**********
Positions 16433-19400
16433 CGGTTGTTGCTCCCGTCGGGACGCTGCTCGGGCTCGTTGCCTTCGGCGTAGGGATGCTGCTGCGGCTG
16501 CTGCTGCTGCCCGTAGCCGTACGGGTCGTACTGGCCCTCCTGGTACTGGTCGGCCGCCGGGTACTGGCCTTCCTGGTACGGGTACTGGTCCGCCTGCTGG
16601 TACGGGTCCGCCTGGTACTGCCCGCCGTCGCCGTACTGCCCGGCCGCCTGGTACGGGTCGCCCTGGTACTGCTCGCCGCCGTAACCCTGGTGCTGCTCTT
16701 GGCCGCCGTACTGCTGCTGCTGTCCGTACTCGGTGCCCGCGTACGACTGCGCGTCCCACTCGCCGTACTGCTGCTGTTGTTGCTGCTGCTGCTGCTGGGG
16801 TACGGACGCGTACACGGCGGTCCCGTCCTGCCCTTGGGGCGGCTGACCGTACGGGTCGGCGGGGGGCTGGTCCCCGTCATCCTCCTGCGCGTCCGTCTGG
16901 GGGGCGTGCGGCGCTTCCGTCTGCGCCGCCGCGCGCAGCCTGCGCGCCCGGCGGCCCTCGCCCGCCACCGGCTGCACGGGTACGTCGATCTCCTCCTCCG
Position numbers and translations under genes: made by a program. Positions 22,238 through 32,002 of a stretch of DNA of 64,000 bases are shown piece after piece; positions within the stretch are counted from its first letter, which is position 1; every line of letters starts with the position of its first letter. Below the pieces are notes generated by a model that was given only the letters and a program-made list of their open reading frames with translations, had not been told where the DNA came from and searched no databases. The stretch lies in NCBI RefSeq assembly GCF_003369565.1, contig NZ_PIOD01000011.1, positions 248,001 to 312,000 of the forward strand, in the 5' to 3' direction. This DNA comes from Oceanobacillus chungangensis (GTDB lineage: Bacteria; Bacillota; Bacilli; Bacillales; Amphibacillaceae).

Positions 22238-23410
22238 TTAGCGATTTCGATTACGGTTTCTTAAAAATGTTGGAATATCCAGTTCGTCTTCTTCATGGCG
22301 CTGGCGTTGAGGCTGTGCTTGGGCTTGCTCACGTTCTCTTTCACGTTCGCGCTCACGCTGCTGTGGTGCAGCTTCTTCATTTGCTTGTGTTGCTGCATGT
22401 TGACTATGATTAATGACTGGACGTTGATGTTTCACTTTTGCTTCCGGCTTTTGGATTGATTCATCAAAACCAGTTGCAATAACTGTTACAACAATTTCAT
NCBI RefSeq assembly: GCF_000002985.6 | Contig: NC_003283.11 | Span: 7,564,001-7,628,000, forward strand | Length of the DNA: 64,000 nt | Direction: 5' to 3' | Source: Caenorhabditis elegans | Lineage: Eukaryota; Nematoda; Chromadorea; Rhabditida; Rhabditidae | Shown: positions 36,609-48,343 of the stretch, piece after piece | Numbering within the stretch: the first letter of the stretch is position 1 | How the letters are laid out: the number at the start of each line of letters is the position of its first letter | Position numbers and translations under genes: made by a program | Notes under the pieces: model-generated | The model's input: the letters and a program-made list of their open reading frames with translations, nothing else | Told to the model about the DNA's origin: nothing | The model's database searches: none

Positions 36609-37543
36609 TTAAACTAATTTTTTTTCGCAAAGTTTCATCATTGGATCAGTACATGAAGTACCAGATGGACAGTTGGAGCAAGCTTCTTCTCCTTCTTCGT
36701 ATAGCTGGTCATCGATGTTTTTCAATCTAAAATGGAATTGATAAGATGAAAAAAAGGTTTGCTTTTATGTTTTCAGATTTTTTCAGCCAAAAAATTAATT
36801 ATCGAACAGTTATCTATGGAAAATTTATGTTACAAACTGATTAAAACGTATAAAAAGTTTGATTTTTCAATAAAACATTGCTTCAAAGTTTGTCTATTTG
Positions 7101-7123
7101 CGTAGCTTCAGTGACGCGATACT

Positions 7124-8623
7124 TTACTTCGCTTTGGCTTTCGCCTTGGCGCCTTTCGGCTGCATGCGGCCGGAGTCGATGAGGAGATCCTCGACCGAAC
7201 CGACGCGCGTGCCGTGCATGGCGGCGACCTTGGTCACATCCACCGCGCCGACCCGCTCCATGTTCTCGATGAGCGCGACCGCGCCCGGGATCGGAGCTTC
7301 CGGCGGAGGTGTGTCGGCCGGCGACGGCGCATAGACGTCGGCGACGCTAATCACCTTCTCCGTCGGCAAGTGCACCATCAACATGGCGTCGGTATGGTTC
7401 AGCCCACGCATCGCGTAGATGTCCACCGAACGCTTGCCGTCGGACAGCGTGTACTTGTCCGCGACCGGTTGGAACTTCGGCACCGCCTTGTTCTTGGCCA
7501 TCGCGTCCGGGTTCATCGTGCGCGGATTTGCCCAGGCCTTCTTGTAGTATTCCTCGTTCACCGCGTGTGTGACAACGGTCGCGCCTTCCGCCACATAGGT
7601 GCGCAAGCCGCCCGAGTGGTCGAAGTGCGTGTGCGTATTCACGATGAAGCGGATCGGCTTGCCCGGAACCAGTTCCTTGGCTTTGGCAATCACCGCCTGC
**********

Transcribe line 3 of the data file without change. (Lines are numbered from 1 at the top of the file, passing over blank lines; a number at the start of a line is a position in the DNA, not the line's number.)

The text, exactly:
16501 CTGCTGCTGCCCGTAGCCGTACGGGTCGTACTGGCCCTCCTGGTACTGGTCGGCCGCCGGGTACTGGCCTTCCTGGTACGGGTACTGGTCCGCCTGCTGG